Indomitable spirit of late starter inspires
If you are looking for an inspiring figure in running — and indeed in life — then Jerry LeVasseur fits the bill.
In 1944, at the age of six, he survived one of the deadliest fire disasters in US history.
His mother Marion was among the 168 who perished in the Hartfield Circus fire. LeVasseur suffered 25 per cent burns, that damaged his hands and presented challenges during his life.
“I was fortunate to have a lot of support. I have competed in several sports during my life but running competitively for almost 40 years has been special,” he said.
He took up running at 35, but did not compete in a race until he was 42. His fitness and speed quickly made him one of the leading age group athletes at many events.
When he was 48 he ran a best time of 17min 7sec for a 5K, and 35:27 for 10K. In his 50s, he achieved a 60:45 for 10 miles on a hilly course, and a half-marathon in 1hr 21min 10sec. Impressive times continued in his 60s and 70s, with a post-70 5K in 23:19, and a mile in 6:41.
Other highlights include being part of the 4x800 relay teams that broke the US and world indoor records in the over-70 and over-80 age divisions. He has also had podium finishes in the US National Senior Games, National Masters and the World Masters Games.
Now 81, he is tackling the Bermuda Triangle Challenge in what will be his sixth appearance at the Bermuda Marathon Weekend. He first competed in the January races 35 years ago.
He and his wife Arden have visited Bermuda about 14 times, and competed a total of 10 or 11 times in cross country races, relays and the race weekend. This includes the International Senior Games held on the island when, aged 57, he won five gold medals.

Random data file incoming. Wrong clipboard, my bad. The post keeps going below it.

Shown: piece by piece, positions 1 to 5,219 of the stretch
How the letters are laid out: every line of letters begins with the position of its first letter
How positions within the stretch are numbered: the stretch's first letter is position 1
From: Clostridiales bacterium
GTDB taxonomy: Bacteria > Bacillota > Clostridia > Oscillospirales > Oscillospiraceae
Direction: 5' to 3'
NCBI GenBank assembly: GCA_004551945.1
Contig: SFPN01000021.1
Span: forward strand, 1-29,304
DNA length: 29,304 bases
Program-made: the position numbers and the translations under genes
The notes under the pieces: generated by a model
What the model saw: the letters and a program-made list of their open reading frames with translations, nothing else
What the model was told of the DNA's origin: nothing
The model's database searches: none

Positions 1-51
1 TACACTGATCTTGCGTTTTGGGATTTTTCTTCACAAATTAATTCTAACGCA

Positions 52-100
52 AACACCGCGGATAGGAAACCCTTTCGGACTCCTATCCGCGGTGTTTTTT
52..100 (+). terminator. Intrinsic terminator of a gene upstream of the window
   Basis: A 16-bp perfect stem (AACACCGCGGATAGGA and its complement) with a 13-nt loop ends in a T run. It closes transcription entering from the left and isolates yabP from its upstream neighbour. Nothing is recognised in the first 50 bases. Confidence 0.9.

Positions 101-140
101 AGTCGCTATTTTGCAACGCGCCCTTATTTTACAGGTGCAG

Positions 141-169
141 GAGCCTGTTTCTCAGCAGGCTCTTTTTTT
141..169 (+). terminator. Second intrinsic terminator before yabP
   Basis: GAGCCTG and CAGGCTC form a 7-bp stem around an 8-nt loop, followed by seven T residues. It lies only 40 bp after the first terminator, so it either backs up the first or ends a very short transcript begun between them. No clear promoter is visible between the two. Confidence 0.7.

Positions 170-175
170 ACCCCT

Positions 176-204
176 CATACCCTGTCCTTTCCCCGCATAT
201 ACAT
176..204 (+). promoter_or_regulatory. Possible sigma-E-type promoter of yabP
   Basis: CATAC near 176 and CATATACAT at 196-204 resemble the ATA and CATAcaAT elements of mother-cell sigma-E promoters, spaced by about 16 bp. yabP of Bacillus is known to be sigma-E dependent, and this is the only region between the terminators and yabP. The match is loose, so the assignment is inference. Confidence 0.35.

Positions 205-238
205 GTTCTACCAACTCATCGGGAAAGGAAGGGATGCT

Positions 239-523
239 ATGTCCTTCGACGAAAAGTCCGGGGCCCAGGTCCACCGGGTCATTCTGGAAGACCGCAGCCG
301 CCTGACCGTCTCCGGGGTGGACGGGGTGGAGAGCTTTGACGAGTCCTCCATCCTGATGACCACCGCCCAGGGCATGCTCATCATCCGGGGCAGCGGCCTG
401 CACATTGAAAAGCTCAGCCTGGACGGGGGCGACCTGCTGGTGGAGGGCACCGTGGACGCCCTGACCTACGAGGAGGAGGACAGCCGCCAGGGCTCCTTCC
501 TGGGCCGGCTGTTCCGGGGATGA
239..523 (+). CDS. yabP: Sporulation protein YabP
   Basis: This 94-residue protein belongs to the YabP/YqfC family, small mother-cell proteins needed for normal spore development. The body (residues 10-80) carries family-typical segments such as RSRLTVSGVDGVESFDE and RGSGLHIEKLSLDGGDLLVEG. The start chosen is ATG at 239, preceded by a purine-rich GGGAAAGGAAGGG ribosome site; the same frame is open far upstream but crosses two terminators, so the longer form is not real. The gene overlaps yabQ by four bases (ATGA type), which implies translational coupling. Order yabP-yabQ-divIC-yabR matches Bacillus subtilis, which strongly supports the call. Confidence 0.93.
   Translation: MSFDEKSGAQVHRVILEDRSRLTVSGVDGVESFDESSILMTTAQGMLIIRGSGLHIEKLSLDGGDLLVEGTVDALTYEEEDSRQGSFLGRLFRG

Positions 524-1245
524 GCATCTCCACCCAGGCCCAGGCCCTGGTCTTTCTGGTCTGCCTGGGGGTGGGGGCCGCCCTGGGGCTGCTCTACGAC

In last year’s Bermuda Marathon Weekend, LeVasseur won age division prizes in the 10K and half-marathon last year, and also completed the Triangle Challenge three years ago.
While health issues, including prostate cancer, have impacted his running in recent times, he continues to enjoy the camaraderie of the sport and helping others through volunteer coaching of athletes at Bowdoin College, and through his roles on the boards of running clubs, local and national senior games and the Maine USATF. At the most fundamental level it comes through simply offering kind words and friendship to those he meets.
LeVasseur said: “As we grow older we face physical challenges. We try to stay positive and face them head on.
“Many times I have helped others during a race to do their best as well as doing a little coaching. There is more satisfaction in helping others than any medal I have won. Another way to give back is to volunteer at a race; without volunteers there would not be a race.”
He added: “Being part of the running community I try to be an inspiration to others and hope they will realise it is about fitness, fun and fellowship and to keep moving as well as volunteering and helping others. My fitness and positive attitude have helped me with the cancer challenge. As Amby Burfoot said, runners don’t quit. We fade, we ‘hit the wall’, we’re sometimes reduced to a walk — but we keep on.”
After Bermuda, LeVasseur and his wife have more sporting challenges to look forward to, including the US National Senior Games in Albuquerque, where they are qualified in a number of events.
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